The Tokyo Zoo
BLOG PROMPT #1
I could try to write something impressive. But I'm not an impressive person. Well maybe I am but not in the sense that architects and the many potento-architects (yes, I did make up that term and while I'm spouting crap I might as well mention that I loathe the pretentious air that seems to pervade the profession of architecture. Architects make buildings, not babies, it's not that mind-blowing...) in this class seem to revere. There's a list of men that I'm supposed to know about. I don't know about them. I live right next to the Weisman so I ought to know something about Frank Gehry
...I haven't stepped into that building since I went on a field trip there in fifth grade.
Some people say art is dead. I say art is dead to the poor. The grand struggle to survive leaves little room for aesthetics. To dig ourselves out of the deep miry depths of practicality and give in to our more base and instinctual properties seems at once vain and necessary.
In a Biology lecture I once heard my professor say that if you picked up Tokyo, flipped it over, and shook it an amazing plethora of animals would fall out:
tigers, monkeys, maybe a panda,
a lot of unnaturally huge snakes, chickens, a couple parrots, a reindeer,
possibly some komodo dragons.
The point in mentioning it really is that "nature" has a way of existing in and regardless of the man-made world. What separates man and nature? What makes the city so vital and yet so lifeless? So void of the exciting variety of things eating and progenerating with each other? It's not much. It's an idea. The reality is that man cannot exist outside the realms of nature. All things are natural. You can pile rock upon rock until you build something as ridiculously tall as the Empire State Building, but eventually the stone will crumble and the steel will rust. In the same way we can take some sort of morbid pleasure/levity in the crumbling of buildings in the thralls of nature in Jakarta, Pompeii, Pakistan, New Orleans. The city is an idea more than it is a practical reality. Sewer grate facades that hide the more tangible ebbs and flows of our animalistic nature.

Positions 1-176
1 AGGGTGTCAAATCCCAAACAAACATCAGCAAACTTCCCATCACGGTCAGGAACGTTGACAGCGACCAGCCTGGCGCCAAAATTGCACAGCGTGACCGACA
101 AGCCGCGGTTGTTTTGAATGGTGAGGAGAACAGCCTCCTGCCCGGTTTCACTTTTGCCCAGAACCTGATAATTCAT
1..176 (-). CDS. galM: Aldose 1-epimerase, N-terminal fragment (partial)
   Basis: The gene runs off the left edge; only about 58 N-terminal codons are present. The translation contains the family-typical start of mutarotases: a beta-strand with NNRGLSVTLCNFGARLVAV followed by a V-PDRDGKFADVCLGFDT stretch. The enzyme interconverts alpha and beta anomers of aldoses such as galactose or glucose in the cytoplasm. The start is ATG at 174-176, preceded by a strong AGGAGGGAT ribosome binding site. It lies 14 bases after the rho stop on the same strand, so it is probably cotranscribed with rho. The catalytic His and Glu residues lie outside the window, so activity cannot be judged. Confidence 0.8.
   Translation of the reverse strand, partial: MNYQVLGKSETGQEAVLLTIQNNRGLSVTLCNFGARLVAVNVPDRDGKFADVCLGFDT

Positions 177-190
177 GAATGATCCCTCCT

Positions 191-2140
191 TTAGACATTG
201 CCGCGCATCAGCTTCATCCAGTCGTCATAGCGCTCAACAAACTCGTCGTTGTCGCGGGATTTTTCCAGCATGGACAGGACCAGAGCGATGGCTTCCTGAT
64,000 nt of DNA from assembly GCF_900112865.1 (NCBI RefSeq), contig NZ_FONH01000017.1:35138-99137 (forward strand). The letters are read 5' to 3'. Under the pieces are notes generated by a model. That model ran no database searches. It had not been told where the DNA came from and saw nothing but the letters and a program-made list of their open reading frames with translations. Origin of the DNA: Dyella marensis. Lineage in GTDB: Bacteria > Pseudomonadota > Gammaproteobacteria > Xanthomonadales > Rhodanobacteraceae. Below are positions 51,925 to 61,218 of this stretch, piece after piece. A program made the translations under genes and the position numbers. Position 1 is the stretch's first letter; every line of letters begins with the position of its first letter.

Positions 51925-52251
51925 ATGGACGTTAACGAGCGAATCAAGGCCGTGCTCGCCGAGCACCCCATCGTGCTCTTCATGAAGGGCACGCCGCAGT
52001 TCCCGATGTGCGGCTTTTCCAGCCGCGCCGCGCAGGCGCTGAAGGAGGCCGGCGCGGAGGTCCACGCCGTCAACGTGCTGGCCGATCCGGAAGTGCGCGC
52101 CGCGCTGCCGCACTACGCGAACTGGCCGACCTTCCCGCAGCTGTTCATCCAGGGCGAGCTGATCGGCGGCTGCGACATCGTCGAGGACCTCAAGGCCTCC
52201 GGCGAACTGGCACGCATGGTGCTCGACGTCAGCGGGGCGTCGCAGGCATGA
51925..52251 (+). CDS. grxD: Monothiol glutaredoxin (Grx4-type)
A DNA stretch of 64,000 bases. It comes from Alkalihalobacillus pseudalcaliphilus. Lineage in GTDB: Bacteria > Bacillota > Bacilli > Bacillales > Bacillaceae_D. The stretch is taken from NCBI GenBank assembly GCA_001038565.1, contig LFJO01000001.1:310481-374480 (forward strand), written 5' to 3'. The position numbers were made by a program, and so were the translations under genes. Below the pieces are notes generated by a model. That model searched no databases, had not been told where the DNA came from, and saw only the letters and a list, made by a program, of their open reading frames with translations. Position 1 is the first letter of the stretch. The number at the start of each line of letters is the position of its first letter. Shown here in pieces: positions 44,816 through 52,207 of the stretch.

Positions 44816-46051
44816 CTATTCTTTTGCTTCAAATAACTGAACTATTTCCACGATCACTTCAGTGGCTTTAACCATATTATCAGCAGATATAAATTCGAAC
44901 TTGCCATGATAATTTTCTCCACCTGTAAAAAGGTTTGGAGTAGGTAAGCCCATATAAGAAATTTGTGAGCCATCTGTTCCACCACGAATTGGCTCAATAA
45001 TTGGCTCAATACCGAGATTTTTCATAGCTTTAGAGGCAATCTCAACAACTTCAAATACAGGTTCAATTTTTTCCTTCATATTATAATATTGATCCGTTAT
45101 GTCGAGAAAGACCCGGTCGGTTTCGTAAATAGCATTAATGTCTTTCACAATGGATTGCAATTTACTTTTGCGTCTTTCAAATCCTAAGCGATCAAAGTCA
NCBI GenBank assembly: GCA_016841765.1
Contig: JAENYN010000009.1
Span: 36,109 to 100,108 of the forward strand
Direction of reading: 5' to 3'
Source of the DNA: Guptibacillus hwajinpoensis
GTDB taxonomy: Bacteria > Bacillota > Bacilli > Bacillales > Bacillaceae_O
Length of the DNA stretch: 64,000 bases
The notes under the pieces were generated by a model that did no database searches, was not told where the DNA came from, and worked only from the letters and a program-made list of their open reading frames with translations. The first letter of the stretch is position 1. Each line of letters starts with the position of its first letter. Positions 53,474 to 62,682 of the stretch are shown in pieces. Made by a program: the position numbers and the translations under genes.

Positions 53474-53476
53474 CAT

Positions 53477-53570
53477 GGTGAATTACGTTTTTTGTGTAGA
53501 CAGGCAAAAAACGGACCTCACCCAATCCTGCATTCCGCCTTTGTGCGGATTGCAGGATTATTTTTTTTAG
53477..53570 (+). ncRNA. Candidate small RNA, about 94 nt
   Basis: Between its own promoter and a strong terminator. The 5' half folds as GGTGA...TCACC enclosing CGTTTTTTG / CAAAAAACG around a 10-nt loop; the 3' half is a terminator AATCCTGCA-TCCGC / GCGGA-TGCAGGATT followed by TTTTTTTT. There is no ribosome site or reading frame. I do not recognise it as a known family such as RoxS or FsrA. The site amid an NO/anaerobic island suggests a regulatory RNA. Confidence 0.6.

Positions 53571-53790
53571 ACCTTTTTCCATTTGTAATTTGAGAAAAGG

As a facade and an idea that is firmly planted in disreality I see the "city" as stagnant and unwielding; the idea of energy, flow, movement, change and transformation all seem to undermine what I immediately imagine as the city. Things move within the city but the city itself carries with it a great air of permanence, inflexibility.
Andy Goldsworthy reveled in the destruction of his temporary structures. At first I though he was just some weird moron (he is so childlike!) but then I thought to myself: why not? It's not as though the construct of any other piece of art, David or the Parthenon, the Venus di Milo, makes all that much sense either; the most his art lacks in regards to public acknowledgement of his methods is a lack a precedent. It really struck me how he could make something so beautiful and then let it wash away in an afternoon, and his radical acceptance of the impermanence of all things is the point on which I choose to extend my thoughts.
As all things are natural, the city must at some basic level be a complex emulation of nature by man. Plants and animals are indomitable, they are the source of the energy that traverses cities, and so it seems that there is a disjunction between how the city interacts with us and how we want it to. Like nails on a blackboard there is a grating friction between the nature of change, nature itself, and the way we try to interact with our own environment and use its resources. Just as there is a conservation of energy in physics, if you build a monument to the permanancy of a place made to funtion for our specific purposes (i.e. a building) eventually there will be no resources left to build anything else for the new purposes that must arise in conjunction with the nature of change. Just as buildings make up the landscape of a city, so a city embodies the idea of permanancy and stability, which is, to me, grossly out of bounds of the true parameters of reality.
In any case, after we blow ourselves up, I have faith that there will still be animals and plants and things that will grow and adapt and overtake the skeletons of our failed human experiment. It's a bit pretentious of us to think that we have that much authority here on earth. Our cities are not as powerful and influential as we might think. It's an unnerving thought, but it helps me to get through the day without worrying too much about the future of life here on earth...it's nice to not have to be responsible for the future of the world. I think I'll just try my best.
"Our Constitution is in actual operation; everything appears to promise that it will last; but in this world nothing is certain but death and taxes." - Benjamin Franklin